Author Archives: Amanda Thompson

Corporate Control

Often, literature reflects our fears and magnifies them. So the abundance of novels revolving around total corporate control over society is an interesting reflection of our fears today. Several novels I can think of feature societies where corporations control everything. Oryx and Crake depicts a world where corporations keep their employees and families housed in […] Continue reading

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Cloud Atlas Sextet

To me, one of the most interesting parts of Cloud Atlas was the structure of the novel in six parts, further split into halves and woven together. In class, we went over different ways to interpret this structure, but I think the idea of the sextet is the most beautiful. This is the structure that […] Continue reading

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The Logistics of Reincarnation

Hints of reincarnation are strewn throughout Cloud Atlas. While David Mitchell has said that he didn’t intend for this to be a theme, it is nevertheless an intriguing concept to entertain. Also, the film adaptation of the book makes this theme much more apparent, to the point where it is interesting to consider, at least. […] Continue reading

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Creationism vs. Evolution – Today’s Debate

Reading the end of Darwin’s Origin of Species reminded me of the recent debate between Bill Nye and Ken Ham about the scientific validity of evolutionary theory. It defies explanation that there are still people who defiantly refuse to accept the validity of evolution. Not only has there been extensive research, but it is the […] Continue reading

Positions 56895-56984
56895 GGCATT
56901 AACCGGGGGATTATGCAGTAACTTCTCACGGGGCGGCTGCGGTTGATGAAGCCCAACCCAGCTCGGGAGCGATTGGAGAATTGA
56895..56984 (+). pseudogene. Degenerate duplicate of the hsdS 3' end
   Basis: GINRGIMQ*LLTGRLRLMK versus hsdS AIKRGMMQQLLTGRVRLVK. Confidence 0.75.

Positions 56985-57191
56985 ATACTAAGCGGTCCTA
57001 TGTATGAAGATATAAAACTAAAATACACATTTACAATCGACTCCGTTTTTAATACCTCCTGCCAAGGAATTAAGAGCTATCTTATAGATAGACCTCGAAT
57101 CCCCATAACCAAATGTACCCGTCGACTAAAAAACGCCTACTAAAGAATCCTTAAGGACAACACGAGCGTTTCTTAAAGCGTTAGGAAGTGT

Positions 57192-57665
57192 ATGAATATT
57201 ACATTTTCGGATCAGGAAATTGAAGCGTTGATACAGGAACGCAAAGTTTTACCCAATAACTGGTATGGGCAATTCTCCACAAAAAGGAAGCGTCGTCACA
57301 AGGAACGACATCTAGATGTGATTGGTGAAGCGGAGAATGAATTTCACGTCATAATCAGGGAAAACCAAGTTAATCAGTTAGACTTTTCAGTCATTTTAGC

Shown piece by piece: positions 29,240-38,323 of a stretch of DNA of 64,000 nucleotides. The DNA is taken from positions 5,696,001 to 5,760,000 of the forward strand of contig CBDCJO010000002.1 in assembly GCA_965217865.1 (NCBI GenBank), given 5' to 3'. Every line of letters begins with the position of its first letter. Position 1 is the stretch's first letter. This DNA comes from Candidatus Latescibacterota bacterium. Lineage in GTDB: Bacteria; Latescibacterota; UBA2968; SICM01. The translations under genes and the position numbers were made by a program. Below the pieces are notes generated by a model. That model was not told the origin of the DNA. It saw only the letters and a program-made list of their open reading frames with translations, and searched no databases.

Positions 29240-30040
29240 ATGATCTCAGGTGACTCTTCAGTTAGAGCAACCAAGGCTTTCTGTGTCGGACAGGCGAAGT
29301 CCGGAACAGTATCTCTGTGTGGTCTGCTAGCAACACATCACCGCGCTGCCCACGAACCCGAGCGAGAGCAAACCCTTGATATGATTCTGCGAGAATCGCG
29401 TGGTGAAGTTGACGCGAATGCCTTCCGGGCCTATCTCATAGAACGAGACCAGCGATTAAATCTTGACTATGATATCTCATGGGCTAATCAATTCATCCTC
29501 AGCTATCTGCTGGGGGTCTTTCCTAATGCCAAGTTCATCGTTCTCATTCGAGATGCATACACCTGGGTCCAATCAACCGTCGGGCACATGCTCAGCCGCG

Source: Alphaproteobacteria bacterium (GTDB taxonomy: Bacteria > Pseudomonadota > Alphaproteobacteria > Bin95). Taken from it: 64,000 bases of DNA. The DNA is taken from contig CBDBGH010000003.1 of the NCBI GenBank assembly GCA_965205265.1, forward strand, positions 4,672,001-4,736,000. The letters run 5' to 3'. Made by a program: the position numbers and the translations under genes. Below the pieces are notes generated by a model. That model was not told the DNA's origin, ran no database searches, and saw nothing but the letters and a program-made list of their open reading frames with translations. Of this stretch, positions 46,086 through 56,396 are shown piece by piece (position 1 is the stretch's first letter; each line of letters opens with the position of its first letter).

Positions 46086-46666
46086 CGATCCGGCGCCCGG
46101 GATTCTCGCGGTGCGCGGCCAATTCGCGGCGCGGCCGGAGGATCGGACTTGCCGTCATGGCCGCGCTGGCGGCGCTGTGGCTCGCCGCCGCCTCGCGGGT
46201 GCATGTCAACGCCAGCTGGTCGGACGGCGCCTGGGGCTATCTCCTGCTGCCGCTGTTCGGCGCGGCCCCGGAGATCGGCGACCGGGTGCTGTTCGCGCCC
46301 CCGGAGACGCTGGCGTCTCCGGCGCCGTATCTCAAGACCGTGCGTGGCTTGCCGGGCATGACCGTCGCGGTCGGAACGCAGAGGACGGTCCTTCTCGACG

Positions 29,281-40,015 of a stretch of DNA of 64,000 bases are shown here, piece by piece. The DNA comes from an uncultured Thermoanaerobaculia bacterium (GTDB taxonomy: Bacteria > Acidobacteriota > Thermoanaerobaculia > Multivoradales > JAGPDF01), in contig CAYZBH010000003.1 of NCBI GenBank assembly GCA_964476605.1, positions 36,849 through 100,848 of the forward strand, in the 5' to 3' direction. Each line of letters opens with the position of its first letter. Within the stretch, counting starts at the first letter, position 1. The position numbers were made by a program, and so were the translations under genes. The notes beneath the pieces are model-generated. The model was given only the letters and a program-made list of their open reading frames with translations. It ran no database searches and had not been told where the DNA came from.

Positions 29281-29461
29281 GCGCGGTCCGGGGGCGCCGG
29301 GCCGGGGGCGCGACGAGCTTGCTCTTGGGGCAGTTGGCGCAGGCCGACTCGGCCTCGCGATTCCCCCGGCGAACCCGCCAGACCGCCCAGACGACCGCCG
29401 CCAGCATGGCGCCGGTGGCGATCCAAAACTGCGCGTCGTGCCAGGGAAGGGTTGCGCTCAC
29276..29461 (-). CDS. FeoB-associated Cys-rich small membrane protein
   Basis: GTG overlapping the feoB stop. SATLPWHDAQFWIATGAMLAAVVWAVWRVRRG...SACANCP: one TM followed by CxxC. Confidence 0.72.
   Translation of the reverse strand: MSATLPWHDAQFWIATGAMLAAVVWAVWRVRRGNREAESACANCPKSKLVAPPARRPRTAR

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The Wisdom of Ignorance

Human cloning is undoubtedly a topic that gets strong opinions circulating. While I don’t think I can personally get behind it, The Wisdom of Repugnance seemed to be against it for the wrong reasons. Kass undoubtedly meant to be inflammatory, but in the process he dehumanized and devalued several minorities. He also perpetuated several outdated […] Continue reading

Posted in Cloning, Ethics of science, human cloning, leon kass, the wisdom of repugnance | Comments Off on The Wisdom of Ignorance